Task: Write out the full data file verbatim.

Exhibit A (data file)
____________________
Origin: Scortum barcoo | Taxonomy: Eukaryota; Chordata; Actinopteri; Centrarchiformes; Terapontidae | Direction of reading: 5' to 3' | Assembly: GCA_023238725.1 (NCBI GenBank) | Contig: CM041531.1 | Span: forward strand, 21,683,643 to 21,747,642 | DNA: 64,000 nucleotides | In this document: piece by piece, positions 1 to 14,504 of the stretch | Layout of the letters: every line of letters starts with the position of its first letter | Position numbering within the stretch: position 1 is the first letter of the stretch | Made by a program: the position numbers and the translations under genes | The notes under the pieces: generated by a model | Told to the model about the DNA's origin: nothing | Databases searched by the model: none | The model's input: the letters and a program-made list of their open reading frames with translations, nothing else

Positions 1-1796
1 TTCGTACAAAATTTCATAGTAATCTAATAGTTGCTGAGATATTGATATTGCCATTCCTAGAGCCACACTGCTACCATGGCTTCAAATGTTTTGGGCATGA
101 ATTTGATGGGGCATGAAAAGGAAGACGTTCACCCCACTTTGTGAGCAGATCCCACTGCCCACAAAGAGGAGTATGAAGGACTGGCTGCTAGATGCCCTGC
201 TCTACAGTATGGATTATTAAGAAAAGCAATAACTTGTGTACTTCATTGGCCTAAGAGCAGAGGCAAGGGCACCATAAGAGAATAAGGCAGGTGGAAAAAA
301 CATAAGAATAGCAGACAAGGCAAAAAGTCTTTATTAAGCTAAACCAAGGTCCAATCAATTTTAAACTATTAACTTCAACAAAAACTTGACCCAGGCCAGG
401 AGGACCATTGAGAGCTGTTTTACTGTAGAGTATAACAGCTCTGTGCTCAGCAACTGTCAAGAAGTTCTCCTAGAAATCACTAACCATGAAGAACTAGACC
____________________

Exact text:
Origin: Scortum barcoo | Taxonomy: Eukaryota; Chordata; Actinopteri; Centrarchiformes; Terapontidae | Direction of reading: 5' to 3' | Assembly: GCA_023238725.1 (NCBI GenBank) | Contig: CM041531.1 | Span: forward strand, 21,683,643 to 21,747,642 | DNA: 64,000 nucleotides | In this document: piece by piece, positions 1 to 14,504 of the stretch | Layout of the letters: every line of letters starts with the position of its first letter | Position numbering within the stretch: position 1 is the first letter of the stretch | Made by a program: the position numbers and the translations under genes | The notes under the pieces: generated by a model | Told to the model about the DNA's origin: nothing | Databases searched by the model: none | The model's input: the letters and a program-made list of their open reading frames with translations, nothing else

Positions 1-1796
1 TTCGTACAAAATTTCATAGTAATCTAATAGTTGCTGAGATATTGATATTGCCATTCCTAGAGCCACACTGCTACCATGGCTTCAAATGTTTTGGGCATGA
101 ATTTGATGGGGCATGAAAAGGAAGACGTTCACCCCACTTTGTGAGCAGATCCCACTGCCCACAAAGAGGAGTATGAAGGACTGGCTGCTAGATGCCCTGC
201 TCTACAGTATGGATTATTAAGAAAAGCAATAACTTGTGTACTTCATTGGCCTAAGAGCAGAGGCAAGGGCACCATAAGAGAATAAGGCAGGTGGAAAAAA
301 CATAAGAATAGCAGACAAGGCAAAAAGTCTTTATTAAGCTAAACCAAGGTCCAATCAATTTTAAACTATTAACTTCAACAAAAACTTGACCCAGGCCAGG
401 AGGACCATTGAGAGCTGTTTTACTGTAGAGTATAACAGCTCTGTGCTCAGCAACTGTCAAGAAGTTCTCCTAGAAATCACTAACCATGAAGAACTAGACC